After you’ve identified what criteria satisfies your stakeholders, determine how important each category should be to your decision making with weighted scoring. For example, should functionality be more important than security? What about innovation versus total cost?
Top 3 Vendor Research Resources
We recommend approaching software evaluations like you are interviewing a potential employee. Look at their past. Their pedigree. Get references, ideally blind. And get to know them to assess the impact they can make in the future, how their goals align to your company’s, and culture fit (open API, fast, scalable, flexible, etc). Don’t make a bad hire, as they are more costly than doing sufficient due diligence.
- Talk to peer companies you admire to get referrals - what are they using to address your priority use cases?
- Seek out case studies from industry events and publications of how companies are addressing problems similar to your use cases.
- Since this vendor will hopefully turn into a long-term partner, look beyond the product offering and dig into the business of potential vendors.
- How long have they been in business?
- Have they always been cloud, or are they adapting from on-premise software?
- How often do they improve their products (will my ‘asset’ appreciate over time?)
- Are they publicly traded or owned by private equity?
You might notice we didn’t include analyst reports. We know these are tempting because they seem to “do the work for you” related to due diligence. However, in our experience, one size does not actually fit all, and you may miss vendors better suited for your organization’s needs. Many analyst ratings, software comparisons, and scorecards also require vendors to buy-in to be included, and therefore are unlikely to accurately reflect the market.
4 Best Practices for Cloud Software Evaluation
RFIs, RFPs, and pilots. Bake-offs, ROI/TCO calculations, demos, and feature comparison checklists. These can all be effective software evaluation tools, but not every company uses them the same way.
When making a strategic software investment, the evaluation process often varies but the objective is the same: find the best solution for my company. Here are five best practices to help you in this stage of the buying process.
- Be exclusive in who you allow to have a seat at the table, and take the time to ensure your decision makers are aligned to your vision, strategy, selection criteria, and preliminary research before putting them in front of vendor candidates. Bringing in new voices just for the evaluation stage lengthens and weakens the process due to unnecessary tangents and having to provide context again and again.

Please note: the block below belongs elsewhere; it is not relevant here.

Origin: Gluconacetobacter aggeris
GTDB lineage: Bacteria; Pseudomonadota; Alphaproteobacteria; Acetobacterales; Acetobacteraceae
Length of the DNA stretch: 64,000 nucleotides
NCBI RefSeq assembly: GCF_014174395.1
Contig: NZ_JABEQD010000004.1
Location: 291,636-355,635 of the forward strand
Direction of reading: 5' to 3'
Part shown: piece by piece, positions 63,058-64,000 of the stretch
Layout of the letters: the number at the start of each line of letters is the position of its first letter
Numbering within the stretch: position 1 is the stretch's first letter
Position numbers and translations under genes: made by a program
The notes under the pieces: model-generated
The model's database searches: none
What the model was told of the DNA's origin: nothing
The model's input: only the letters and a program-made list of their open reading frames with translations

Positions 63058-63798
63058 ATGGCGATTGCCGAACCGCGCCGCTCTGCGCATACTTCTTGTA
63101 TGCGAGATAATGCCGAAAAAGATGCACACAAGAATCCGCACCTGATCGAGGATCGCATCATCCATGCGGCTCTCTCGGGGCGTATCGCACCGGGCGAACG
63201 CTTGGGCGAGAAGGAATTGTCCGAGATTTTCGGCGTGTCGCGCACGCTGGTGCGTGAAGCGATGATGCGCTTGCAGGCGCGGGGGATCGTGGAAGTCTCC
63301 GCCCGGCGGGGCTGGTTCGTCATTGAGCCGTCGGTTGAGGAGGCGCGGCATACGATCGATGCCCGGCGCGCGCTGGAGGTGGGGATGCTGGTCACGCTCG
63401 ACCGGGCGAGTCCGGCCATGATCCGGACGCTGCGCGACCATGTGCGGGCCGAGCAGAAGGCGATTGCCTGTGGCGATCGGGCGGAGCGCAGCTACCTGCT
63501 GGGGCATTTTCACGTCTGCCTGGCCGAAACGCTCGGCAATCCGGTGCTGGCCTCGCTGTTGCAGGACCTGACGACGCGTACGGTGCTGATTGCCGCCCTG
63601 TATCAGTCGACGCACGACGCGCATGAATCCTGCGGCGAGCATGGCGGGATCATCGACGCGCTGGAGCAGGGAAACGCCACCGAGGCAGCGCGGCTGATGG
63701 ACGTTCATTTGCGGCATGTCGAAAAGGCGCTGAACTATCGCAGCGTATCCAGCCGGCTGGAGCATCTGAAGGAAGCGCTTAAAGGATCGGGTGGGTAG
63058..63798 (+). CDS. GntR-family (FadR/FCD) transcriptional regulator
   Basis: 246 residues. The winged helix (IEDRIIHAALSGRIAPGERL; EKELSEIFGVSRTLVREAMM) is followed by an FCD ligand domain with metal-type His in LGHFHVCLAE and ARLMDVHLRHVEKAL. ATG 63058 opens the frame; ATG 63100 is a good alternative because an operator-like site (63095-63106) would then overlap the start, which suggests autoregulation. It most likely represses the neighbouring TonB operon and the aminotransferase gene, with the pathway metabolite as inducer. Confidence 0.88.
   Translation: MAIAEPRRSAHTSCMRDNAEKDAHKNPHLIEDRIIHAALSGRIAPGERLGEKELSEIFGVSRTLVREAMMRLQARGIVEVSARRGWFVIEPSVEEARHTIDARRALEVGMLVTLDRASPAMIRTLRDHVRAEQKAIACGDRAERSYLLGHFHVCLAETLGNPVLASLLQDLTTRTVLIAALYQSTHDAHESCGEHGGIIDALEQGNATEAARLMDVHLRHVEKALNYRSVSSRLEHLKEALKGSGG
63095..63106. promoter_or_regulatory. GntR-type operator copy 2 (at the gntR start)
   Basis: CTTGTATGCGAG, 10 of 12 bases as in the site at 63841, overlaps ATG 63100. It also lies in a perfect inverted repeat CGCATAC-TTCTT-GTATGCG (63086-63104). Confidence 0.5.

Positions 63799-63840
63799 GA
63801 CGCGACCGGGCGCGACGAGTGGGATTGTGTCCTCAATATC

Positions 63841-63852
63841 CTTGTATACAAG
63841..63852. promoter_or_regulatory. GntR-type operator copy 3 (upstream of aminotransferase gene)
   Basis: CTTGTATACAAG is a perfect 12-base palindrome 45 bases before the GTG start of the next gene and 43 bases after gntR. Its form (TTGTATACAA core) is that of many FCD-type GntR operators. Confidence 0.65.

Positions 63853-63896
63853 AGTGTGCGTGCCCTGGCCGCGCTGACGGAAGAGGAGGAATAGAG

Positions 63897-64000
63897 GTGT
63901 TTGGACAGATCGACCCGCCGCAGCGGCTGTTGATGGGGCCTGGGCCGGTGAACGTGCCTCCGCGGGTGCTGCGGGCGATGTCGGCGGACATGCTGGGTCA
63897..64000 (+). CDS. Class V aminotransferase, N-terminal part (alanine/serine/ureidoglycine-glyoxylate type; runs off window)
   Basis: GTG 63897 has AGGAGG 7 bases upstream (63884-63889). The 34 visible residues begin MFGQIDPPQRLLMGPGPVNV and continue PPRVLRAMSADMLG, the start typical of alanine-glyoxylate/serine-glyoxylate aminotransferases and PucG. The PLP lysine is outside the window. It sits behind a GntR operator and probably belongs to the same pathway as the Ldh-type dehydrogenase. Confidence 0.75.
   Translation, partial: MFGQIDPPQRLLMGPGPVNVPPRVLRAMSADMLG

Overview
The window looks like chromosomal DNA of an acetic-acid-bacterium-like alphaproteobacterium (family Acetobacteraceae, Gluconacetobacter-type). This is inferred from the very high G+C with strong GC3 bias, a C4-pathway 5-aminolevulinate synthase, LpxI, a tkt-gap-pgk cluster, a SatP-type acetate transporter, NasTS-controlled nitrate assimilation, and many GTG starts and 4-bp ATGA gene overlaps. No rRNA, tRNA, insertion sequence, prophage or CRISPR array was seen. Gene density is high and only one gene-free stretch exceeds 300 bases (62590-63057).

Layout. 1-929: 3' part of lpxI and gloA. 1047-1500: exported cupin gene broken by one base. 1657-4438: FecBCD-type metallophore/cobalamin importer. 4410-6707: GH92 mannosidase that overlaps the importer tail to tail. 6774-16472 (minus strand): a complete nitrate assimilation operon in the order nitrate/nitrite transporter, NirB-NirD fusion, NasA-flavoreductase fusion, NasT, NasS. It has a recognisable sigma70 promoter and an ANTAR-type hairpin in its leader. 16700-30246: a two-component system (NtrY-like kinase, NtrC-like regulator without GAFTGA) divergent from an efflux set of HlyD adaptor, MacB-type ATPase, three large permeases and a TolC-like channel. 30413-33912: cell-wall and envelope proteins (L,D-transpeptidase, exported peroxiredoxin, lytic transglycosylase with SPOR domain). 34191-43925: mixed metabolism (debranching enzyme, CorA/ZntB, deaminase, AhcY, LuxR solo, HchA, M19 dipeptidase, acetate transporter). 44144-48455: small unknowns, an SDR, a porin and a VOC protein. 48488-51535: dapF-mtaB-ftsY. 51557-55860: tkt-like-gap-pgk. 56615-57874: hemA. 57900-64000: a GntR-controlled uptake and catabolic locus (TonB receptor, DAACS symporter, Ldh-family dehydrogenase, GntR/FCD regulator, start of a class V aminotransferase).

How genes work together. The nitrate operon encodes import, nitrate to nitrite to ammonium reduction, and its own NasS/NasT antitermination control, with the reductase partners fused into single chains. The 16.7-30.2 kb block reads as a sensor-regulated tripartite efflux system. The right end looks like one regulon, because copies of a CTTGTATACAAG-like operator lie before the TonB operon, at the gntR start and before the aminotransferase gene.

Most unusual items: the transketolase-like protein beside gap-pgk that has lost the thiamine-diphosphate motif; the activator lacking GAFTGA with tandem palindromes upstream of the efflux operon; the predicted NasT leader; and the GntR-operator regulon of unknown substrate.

- Ask the right questions to expose the weaknesses of vendors who might appear strong on paper, but don’t match up on a real-world use case or work with the agility and speed required to realize your vision and strategy. Here are 20 questions from a cloud software veteran to get you started.
- Stick to your weighted scoring. It’s easy to be swayed by a flashy presentation or emotions during the buying process. By sticking to the weighted scoring your team agreed to while building your selection criteria, you’re more likely to pick a vendor and software that reflects your organizational priorities.
- Make them work for it. No trick questions required - we’re talking about making reasonable requests during the evaluation process to ensure the vendor has the flexibility and dedication to deserve your business. Here are two areas we think you’ll benefit from exploring:
- User experience: Software isn’t worth a dime if no one uses it. So pay close attention to the user experience and overall ease of use. Would your team members find it intuitive to navigate? Does it behave like other websites and applications your colleagues are familiar with?
- Flexibility: How easy is it to extend the software or configure new functionality? Will it require you to go back to the vendor for minor changes, or is it easy enough to do on your own? Don’t take the vendor's word for it - ask them to rename or reconfigure something during your demo.
Looking Ahead: Change Management for Cloud Software
In this chapter, you learned best practices for finding a trusted partner to help make your business case vision and strategy a reality. In the final chapter of the buyer’s guide, we’ll share our synthesized change management learnings from hundreds of successful cloud software implementations to set your organization up for success.
Tips and Key Takeaways
- Focusing on features and functionality is a relic of the days of static on-premise software. In today’s cloud software environment, it’s more important to ensure your chosen vendor is capable and eager to meet your needs, versus whether they can “check every box” today.
- Approach software evaluations like you are interviewing a potential employee. Making a bad hire is more costly than doing sufficient due diligence.
- Ask the right questions to expose the weaknesses of vendors who might appear strong on paper, but don’t match up on a real-world use case or work with the agility and speed required to realize your vision and strategy.